Company Developing Patch for Marijuana Addiction Treatment

Posted on November 3rd, 2009

Marijuana is the most commonly used illicit drug in the United States. According to the 2008 National Survey on Drug Use and Health, more than 15 million Americans (nearly 5% of the U.S. population) age 12 or older used marijuana at least once in the month prior to being surveyed. More than half of the individuals addicted to marijuana experience significant withdrawal symptoms if they try to quit.

The withdrawal symptoms contribute to the relapse and maintenance of marijuana use. Withdrawal symptoms are similar to those experienced by people who quit cigarettes, cocaine, and other drugs. Nearly two-thirds of marijuana users experience pronounced withdrawal symptoms that can include anxiety, irritability, depression, mood swings, and sleep problems.

Marijuana contains more than 400 chemicals, including many of the harmful substances found in tobacco smoke. Smoking one marijuana cigarette deposits about four times more tar into the lungs than a filtered tobacco cigarette and Harvard University researchers report the risk of a heart attack is five times higher than usual in the hour after smoking marijuana.

AllTranz Inc., a specialty pharmaceutical company focused on developing drugs to treat a variety of neurologic and inflammatory disorders, announced that it has been awarded a $4 million research grant from the National Institute on Drug Abuse (NIDA), a component of the National Institutes of Health (NIH), to advance the company’s transdermal tetrahydrocannabinol (THC) patch for the treatment of marijuana dependence and withdrawal.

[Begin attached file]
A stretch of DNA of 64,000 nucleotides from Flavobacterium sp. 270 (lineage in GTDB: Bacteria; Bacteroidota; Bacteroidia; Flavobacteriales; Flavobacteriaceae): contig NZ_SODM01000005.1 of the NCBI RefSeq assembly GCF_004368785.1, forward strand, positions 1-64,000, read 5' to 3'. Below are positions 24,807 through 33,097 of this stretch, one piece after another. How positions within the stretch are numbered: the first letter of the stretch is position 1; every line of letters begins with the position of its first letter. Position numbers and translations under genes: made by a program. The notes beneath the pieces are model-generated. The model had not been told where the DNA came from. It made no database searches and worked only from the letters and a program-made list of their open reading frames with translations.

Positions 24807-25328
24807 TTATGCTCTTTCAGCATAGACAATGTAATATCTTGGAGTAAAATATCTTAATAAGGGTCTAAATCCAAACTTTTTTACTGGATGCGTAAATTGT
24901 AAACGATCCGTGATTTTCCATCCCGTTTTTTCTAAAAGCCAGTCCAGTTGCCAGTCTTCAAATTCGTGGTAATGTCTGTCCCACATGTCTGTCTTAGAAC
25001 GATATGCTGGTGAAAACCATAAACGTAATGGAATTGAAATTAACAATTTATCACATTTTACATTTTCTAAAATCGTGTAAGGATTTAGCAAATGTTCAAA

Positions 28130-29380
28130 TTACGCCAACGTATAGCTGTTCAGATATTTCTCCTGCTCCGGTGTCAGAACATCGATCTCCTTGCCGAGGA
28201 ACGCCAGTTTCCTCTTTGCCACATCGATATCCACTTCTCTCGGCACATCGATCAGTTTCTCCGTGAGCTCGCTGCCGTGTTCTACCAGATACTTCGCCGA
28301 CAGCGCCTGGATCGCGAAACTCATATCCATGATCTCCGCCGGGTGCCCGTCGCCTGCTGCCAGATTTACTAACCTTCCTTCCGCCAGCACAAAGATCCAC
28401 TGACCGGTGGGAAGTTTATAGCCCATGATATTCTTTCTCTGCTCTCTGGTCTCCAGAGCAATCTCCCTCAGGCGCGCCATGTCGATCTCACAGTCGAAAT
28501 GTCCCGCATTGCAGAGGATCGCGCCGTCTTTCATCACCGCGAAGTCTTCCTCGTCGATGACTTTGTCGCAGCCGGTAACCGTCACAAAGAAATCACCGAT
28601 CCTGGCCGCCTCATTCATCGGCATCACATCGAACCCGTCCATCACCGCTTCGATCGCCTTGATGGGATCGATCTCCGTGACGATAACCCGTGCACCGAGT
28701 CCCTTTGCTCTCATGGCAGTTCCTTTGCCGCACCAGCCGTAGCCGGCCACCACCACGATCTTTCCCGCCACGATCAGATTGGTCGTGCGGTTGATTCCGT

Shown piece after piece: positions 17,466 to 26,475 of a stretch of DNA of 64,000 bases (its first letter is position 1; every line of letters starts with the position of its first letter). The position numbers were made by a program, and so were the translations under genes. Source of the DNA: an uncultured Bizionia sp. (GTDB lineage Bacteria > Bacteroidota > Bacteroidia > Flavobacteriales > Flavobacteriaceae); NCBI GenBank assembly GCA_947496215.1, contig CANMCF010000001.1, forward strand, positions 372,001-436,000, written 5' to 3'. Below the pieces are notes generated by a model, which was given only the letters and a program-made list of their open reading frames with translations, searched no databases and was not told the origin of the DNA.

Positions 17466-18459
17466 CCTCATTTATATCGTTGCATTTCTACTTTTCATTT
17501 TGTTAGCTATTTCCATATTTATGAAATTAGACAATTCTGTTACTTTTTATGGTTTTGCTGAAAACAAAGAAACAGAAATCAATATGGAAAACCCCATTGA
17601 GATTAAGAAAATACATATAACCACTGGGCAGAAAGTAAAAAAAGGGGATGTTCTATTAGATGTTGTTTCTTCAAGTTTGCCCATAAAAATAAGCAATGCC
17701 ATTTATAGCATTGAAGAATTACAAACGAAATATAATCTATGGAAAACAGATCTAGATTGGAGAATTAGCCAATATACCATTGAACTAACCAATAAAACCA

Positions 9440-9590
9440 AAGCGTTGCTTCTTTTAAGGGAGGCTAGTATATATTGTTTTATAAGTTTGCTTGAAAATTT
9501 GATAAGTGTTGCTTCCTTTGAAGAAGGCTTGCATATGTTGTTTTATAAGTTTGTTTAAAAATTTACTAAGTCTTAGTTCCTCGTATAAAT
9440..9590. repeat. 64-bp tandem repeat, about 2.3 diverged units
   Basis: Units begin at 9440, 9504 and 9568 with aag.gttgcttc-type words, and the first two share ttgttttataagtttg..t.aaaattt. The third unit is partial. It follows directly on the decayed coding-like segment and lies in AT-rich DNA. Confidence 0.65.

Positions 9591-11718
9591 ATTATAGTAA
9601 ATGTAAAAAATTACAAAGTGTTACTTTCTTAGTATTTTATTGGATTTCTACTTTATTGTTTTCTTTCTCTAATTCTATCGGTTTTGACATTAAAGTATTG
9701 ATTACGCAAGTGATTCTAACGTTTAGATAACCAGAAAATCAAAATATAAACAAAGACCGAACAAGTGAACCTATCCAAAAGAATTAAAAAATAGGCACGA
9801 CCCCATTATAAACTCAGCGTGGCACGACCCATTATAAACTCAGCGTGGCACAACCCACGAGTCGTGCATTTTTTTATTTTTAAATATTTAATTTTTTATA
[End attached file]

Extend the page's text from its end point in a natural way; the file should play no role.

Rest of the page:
"We are pleased to receive this grant from NIDA and are proud that peer review has recognized the potential of our innovative approach to help people addicted to marijuana overcome their drug dependence and withdrawal symptoms," said Dr. Audra Stinchomb, Chief Scientific Officer of AllTranz Inc. "By delivering low, steady levels of THC using our transdermal patch, patients don`t experience the euphoria associated with higher levels."

"NIDA is interested in exploring the role of transdermal THC delivery as an innovative way to treat marijuana withdrawal symptoms and dependence," said Dr. Nora Volkow, director of NIDA. "This is especially relevant to our efforts to fill a critical gap in available treatments for the many Americans struggling with marijuana-related disorders and their detrimental medical and social consequences."

AllTranz’s patented system presents significant advancements in transdermal drug delivery. The novel drug delivery technology allows for the non-invasive, non-oral, controlled delivery of THC. The non-plant-based THC patch is designed to decrease the chance of side effects including drowsiness, dizziness, and the "high" feeling, as compared to ingesting a capsule, using a spray inhaler, or smoking marijuana. The patch will reduce dosing frequency and is expected to
improve marijuana withdrawal and addiction symptoms, similar to nicotine patch treatment for tobacco smoking cessation.

Following completion of preclinical studies, AllTranz expects to submit an Investigational New Drug (IND) application and initiate a Phase I clinical trial to examine the safety of the patch, which will be conducted through the Lifetree Clinical Research Center for Neuroscience Research, a therapeutic leader in central nervous system (CNS) and analgesia research.

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